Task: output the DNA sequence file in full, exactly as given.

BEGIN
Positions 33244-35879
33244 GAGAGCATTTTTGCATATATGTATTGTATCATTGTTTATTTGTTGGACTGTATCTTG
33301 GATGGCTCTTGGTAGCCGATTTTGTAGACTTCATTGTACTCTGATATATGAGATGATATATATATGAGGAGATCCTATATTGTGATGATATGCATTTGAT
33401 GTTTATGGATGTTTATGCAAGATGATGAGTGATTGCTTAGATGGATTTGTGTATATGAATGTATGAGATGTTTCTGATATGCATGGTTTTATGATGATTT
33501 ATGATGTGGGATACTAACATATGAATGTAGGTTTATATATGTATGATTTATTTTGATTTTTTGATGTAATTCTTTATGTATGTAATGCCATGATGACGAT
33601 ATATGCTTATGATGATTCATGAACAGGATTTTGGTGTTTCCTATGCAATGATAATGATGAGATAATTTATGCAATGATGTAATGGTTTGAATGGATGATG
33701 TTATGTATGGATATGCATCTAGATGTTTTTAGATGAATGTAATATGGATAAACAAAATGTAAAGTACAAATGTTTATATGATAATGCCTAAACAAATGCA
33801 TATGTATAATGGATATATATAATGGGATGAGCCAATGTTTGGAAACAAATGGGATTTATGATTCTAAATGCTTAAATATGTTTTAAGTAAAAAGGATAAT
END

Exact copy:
Positions 33244-35879
33244 GAGAGCATTTTTGCATATATGTATTGTATCATTGTTTATTTGTTGGACTGTATCTTG
33301 GATGGCTCTTGGTAGCCGATTTTGTAGACTTCATTGTACTCTGATATATGAGATGATATATATATGAGGAGATCCTATATTGTGATGATATGCATTTGAT
33401 GTTTATGGATGTTTATGCAAGATGATGAGTGATTGCTTAGATGGATTTGTGTATATGAATGTATGAGATGTTTCTGATATGCATGGTTTTATGATGATTT
33501 ATGATGTGGGATACTAACATATGAATGTAGGTTTATATATGTATGATTTATTTTGATTTTTTGATGTAATTCTTTATGTATGTAATGCCATGATGACGAT
33601 ATATGCTTATGATGATTCATGAACAGGATTTTGGTGTTTCCTATGCAATGATAATGATGAGATAATTTATGCAATGATGTAATGGTTTGAATGGATGATG
33701 TTATGTATGGATATGCATCTAGATGTTTTTAGATGAATGTAATATGGATAAACAAAATGTAAAGTACAAATGTTTATATGATAATGCCTAAACAAATGCA
33801 TATGTATAATGGATATATATAATGGGATGAGCCAATGTTTGGAAACAAATGGGATTTATGATTCTAAATGCTTAAATATGTTTTAAGTAAAAAGGATAAT